eform is a process occurring when key stakeholders, public/private sectors and reform minded
societies find the means to reach agreement. The process tends toward negotiation since many
will favor the status quo. Those that are consistently disempowered,

and their supporters, will
argue for change. Bureaucratic pathologies act to derail reform. Public administration will
research and consider behaviors not previously incorporated in organizational structures. Such
reform is likely to examine question
s of public finance, quality control, comprehensive economic
distribution and redistribution as well as the centrality of human beings in public equations. As
public administration focuses on public goods, entrepreneurs can benefit from government
outsour
cing and spinoffs. Societies will follow public leadership when it is in their own best
interests.


We argue then, that neither the Weberian Model nor New Public Management, seen as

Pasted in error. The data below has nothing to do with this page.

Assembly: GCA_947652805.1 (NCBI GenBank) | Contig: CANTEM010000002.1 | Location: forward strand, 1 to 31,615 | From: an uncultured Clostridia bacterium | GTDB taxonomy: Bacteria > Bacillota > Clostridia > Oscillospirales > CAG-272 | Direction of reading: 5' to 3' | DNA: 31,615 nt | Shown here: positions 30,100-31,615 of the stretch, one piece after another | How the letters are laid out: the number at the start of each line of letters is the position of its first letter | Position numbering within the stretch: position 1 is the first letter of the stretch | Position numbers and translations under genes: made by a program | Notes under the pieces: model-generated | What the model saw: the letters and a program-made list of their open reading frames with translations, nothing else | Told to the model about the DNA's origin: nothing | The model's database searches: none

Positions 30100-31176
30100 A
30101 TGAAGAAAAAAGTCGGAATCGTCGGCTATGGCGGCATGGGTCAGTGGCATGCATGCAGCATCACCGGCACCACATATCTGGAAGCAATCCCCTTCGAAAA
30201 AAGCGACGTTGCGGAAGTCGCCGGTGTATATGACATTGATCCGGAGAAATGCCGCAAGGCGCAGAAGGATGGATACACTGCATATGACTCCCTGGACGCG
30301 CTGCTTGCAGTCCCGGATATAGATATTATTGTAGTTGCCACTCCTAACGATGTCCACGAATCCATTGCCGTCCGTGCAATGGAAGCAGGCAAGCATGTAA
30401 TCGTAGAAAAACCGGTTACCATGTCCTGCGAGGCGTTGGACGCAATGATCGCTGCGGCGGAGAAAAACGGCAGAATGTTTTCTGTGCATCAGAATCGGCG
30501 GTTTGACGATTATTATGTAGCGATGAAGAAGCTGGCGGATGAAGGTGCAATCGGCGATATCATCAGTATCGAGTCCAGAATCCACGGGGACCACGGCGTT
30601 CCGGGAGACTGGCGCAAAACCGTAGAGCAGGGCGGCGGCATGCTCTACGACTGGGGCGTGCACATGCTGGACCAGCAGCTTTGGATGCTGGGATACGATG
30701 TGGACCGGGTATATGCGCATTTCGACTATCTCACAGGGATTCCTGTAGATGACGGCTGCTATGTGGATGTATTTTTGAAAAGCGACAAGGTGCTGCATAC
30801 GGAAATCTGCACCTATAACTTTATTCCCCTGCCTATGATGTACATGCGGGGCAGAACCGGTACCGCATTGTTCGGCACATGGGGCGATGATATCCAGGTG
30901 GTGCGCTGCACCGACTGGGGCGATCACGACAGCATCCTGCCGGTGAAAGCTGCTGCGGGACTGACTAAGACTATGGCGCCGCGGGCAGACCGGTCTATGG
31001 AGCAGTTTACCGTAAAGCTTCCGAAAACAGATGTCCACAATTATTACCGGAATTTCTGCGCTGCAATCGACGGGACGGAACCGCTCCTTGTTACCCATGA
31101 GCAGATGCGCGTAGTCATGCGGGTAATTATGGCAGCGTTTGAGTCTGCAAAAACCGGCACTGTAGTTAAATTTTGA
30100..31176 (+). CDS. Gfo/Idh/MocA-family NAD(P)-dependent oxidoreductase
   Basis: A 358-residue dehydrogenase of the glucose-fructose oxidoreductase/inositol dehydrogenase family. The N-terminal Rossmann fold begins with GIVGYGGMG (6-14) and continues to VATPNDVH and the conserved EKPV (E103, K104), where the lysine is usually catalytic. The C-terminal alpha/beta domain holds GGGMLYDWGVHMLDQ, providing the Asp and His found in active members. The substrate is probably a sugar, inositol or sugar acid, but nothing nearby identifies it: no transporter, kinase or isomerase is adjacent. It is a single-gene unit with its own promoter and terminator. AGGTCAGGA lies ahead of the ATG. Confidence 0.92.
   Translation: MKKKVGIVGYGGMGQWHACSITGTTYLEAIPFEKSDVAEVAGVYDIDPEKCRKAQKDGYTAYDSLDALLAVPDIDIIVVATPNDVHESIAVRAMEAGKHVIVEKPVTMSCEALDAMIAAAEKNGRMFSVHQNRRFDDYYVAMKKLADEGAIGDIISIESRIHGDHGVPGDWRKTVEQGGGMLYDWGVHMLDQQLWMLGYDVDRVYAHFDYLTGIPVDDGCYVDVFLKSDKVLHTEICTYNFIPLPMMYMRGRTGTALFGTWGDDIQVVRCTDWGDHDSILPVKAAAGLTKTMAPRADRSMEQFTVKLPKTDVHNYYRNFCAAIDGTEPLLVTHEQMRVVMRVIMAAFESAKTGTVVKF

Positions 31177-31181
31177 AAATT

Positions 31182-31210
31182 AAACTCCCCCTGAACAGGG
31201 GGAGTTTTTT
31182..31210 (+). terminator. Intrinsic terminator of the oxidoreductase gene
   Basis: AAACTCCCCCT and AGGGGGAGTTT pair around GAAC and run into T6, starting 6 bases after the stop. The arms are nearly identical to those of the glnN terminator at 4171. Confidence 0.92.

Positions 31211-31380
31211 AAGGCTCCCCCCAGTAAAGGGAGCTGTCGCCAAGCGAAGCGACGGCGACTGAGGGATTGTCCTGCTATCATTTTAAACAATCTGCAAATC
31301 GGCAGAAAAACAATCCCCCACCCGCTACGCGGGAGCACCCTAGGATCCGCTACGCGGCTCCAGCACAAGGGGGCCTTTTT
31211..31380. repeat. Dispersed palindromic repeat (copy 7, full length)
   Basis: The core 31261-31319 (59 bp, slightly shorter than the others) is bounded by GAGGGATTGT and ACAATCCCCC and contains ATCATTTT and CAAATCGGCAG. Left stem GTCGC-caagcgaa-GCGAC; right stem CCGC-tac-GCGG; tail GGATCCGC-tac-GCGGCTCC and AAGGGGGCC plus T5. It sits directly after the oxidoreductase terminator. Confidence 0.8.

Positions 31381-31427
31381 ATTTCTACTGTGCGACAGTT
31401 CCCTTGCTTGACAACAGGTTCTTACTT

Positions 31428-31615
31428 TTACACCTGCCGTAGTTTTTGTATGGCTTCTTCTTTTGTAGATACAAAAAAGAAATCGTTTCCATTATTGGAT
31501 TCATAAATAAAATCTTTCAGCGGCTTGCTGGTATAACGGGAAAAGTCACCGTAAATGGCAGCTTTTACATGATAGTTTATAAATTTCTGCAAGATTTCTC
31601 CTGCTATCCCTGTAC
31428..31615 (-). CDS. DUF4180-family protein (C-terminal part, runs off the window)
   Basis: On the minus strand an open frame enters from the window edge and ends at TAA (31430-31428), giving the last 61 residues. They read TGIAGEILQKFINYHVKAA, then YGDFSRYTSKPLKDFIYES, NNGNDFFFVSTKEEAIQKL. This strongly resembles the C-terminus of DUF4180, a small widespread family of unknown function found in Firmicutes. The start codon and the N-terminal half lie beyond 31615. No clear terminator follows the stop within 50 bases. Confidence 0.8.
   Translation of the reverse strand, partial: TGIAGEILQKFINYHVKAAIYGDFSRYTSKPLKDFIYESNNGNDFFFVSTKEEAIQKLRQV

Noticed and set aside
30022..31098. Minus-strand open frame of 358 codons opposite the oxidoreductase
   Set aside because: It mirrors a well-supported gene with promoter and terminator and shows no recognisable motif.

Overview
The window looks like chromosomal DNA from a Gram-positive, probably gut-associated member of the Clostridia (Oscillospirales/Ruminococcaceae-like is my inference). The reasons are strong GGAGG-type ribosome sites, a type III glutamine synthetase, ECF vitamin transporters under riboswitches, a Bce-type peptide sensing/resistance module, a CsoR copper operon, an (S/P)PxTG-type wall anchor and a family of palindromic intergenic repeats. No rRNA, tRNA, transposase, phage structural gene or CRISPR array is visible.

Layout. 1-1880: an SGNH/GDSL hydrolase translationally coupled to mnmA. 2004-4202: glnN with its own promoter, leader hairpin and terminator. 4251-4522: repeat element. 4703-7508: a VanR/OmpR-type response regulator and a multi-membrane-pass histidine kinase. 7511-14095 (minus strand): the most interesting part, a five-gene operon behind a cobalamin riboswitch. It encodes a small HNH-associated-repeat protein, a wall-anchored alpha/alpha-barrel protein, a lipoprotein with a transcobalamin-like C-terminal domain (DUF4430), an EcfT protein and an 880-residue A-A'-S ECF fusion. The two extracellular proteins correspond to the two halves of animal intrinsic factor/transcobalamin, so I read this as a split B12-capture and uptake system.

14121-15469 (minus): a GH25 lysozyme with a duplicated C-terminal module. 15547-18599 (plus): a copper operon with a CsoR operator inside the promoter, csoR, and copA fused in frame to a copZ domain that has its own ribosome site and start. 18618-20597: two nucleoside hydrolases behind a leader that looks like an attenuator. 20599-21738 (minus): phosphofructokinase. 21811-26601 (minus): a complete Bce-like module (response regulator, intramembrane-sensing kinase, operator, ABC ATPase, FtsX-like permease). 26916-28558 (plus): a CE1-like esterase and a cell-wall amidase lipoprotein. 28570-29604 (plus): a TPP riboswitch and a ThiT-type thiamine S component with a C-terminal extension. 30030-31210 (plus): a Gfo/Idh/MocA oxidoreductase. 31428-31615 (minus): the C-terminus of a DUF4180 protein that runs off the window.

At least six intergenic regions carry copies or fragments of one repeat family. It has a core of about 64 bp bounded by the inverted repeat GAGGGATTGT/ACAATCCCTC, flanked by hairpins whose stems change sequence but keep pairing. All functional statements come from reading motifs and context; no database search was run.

contrasting etatist vs. market oriented models, sufficiently describes t
he status quo nor does it
reflect organizational research elucidating behavioral findings of relevance to public
administration. Altruistic behavior is possible depending on incentives. Obedience to authority,
whether bureaucrats or rules, can be moderat
ed by repeated behaviors and/or education and
training in values expectations. Moreover, security of individuals and populations has been
neglected. Such security includes protection against Hobbes’ brutish state of nature that seems
to have deteriorated

toward questions of race, ethnicity, tribe, nationality, religion, gender, class,
elitism, and the ‘other’ stereotype. Further, security must include protection of health, safety,
food, employment, pensions, welfare, education, and human dignity.